‘Last Man on Earth’ a breezy, strange post-apocalyptic comedy

“The Last Man on Earth”

Sundays at 9 p.m. on Fox

Grade: B+

What would you do if you survived the apocalypse? No rapture, no zombies, no aliens, no vampires created by a supposed cure for cancer. Nobody else — just you and the open world. 

Would you drive around the country searching for people? Steal your favorite pieces of art from museums? Walk around in your underwear? Tote around a personal flamethrower just for the fun of it? 

The Last Man on Earth” answers all of these questions with a resounding “YES.”

The show follows protagonist and title character Phil Miller (Will Forte, whose character’s name is a hybrid of co-creators Phil Lord and Christopher Miller), the everyday man and supposed only survivor of an international virus that has wiped out humanity. The first episode shows Phil traveling around the country searching for signs of human life, spray-painting “ALIVE IN TUCSON” on street signs across the country. 

Phil has gathered a hoard of famous and iconic souvenirs from around the now-desolate nation, including a few Monet paintings, an astronaut suit, Dorothy’s ruby slippers and Hugh Hefner’s pajamas. He fills a kiddie-pool with margaritas. He breaks into stores by shooting through glass windows before even trying the lock. Phil quickly utilizes the perks of being the last person on the planet, only realizing the cons much later.

The title quickly becomes a misnomer. The show can add characters whenever they feel they have to. And with Lord and Miller (“22 Jump Street,” “The Lego Movie”) producing the show, it’s safe to say that these characters are in good hands.

Just a few months after he sets up his one man kingdom in Tucson, Phil starts to lose his head. His isolation quickly parallels that of Tom Hanks in “Cast Away,” complete with Phil’s veritable football team worth of sports balls that he talks to. His lonely life of no accountability quickly wears him out, with trash and stacks of X-rated magazines piling up around him. Phil’s brief arc goes from freedom to loneliness once he realizes that he actually misses people, especially women (seriously, the stacks of nudie mags are almost as tall as his two-story Jenga tower).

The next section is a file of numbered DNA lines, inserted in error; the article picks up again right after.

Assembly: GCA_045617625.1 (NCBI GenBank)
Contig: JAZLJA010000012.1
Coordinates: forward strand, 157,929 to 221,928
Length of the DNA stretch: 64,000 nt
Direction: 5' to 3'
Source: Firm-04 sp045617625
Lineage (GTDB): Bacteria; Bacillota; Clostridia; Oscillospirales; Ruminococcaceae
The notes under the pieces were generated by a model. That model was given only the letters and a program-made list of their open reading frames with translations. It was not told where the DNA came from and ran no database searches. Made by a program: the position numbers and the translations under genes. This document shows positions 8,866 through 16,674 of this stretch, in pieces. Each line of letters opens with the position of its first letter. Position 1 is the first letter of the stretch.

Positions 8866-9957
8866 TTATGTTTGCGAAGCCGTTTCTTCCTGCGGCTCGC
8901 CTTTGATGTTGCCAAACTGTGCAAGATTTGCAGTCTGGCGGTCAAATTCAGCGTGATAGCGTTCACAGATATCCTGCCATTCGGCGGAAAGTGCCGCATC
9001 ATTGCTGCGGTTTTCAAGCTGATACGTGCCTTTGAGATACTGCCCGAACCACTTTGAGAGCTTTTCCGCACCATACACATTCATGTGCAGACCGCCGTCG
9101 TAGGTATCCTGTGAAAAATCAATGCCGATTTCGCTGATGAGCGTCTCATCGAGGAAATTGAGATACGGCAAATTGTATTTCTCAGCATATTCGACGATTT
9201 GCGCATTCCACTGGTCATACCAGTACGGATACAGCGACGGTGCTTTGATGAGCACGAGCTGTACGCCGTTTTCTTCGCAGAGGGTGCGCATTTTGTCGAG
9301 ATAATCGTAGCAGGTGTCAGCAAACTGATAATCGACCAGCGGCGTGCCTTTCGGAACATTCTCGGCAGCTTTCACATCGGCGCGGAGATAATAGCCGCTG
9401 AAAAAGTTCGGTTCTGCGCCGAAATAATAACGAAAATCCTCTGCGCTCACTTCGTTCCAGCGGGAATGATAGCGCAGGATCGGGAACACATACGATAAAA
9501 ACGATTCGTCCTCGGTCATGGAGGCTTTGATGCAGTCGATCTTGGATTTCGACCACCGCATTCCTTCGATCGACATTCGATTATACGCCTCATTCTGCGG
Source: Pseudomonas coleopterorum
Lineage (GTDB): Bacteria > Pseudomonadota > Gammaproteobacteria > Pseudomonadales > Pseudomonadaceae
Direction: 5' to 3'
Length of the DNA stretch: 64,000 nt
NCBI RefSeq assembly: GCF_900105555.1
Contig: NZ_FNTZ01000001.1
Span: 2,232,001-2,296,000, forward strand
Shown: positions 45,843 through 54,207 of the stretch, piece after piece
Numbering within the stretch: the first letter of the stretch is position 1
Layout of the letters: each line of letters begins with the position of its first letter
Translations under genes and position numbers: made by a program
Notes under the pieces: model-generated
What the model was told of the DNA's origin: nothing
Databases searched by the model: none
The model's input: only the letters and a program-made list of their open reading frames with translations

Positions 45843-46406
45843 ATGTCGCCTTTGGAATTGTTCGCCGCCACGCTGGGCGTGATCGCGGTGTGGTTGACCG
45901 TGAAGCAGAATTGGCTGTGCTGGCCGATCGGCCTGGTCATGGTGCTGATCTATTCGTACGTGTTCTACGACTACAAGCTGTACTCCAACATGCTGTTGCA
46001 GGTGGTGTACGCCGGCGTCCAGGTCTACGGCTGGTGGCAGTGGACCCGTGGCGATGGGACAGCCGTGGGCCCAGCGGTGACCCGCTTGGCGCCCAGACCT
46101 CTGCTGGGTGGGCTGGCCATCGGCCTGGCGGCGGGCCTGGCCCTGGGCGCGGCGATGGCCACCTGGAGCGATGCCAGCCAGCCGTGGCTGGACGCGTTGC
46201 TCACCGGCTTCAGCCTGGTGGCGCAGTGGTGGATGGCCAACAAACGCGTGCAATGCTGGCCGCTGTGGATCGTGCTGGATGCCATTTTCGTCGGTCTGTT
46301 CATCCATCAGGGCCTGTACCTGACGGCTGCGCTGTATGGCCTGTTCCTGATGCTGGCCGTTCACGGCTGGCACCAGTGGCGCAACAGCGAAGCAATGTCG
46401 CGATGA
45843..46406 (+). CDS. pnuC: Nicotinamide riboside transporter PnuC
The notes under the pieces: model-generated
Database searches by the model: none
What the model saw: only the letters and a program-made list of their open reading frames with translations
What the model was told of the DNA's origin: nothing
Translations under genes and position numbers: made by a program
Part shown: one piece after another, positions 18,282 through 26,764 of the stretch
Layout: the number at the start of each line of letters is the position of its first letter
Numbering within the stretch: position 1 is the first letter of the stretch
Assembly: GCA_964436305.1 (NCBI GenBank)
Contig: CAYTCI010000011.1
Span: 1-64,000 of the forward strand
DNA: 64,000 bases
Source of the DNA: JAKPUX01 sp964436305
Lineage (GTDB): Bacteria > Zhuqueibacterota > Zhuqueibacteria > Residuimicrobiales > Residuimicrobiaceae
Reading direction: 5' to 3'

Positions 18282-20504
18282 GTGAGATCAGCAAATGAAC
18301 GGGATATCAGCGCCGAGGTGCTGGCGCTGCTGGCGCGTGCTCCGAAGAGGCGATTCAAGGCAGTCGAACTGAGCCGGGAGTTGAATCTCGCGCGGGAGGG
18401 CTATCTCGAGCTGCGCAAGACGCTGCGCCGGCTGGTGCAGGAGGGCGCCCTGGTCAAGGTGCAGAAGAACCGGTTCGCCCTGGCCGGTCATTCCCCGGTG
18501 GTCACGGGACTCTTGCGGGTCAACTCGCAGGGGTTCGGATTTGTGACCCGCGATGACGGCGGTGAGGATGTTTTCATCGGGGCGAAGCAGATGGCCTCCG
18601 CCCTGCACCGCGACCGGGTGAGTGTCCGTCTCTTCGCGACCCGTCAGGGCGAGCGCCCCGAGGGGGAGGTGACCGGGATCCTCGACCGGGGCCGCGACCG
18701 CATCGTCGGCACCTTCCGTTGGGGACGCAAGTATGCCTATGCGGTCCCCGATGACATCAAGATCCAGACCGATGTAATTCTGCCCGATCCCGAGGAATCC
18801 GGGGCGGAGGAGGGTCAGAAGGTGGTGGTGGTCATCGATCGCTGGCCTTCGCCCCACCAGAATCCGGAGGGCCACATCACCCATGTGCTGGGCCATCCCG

Phil’s prayers are answered in the form of Carol (Kristen Schaal): a crafting, alternative cooking, grammar fiend, rule stickler of a female counterpart. She’s one of those people who pronounce it “tomahto.” Carol is insistent that she and Phil are meant to repopulate the Earth, but won’t have sex with Phil unless they’re married.

The show’s newest characters are Melissa (January Jones), Phil’s would-be wife had he not met Carol first, and Todd (Mel Rodriguez), a fat-shamed, kidney-donating orphan (aka “Some Friggin’ Fat Guy”). These two characters seem to only serve as objects that Phil tries to manipulate or work around to serve his own purposes. For example, he tries to convince Melissa that he should repopulate with her, too, so that Phil and Carol’s kids don’t have to reproduce with each other, a plan that is later thwarted by the arrival of Todd.

Phil and Todd’s interactions are among the show’s most interesting. The average dramapocalyse would pick two alpha males to face off, but instead we have beta male Phil and Todd, who is a veritable gamma male and overall probably the sweetest person left on Earth. But Schaal’s a close second as Carol, doing an excellent job as the show’s most eccentric character.

Most of the show’s early charm comes from Phil’s own musings to himself, to God, to his league of sports ball friends and a female mannequin. But the truly weird interactions are between Phil and the other characters who continue to appear in Tucson. As more people show up, Phil gets weirder. Yet he remains at the helm, guiding us through the painfully awkward and subtle hilarity of each scene with the other survivors.

In one particularly awkward moment, Phil tries to humiliate Todd by playing a game of shirts and skins tennis, which instead leads to a story about how Todd donated his kidney to his brother who didn’t survive the surgery.

“The Last Man on Earth” is bizarre in structure and story, but that’s only because it’s like nothing else on television. The show illustrates that the collapse of civilization would not be as tense or action-packed as dramas would have you believe.

For the most part, “The Last Man on Earth” shows that life after life on Earth isn’t radical but just awkward.

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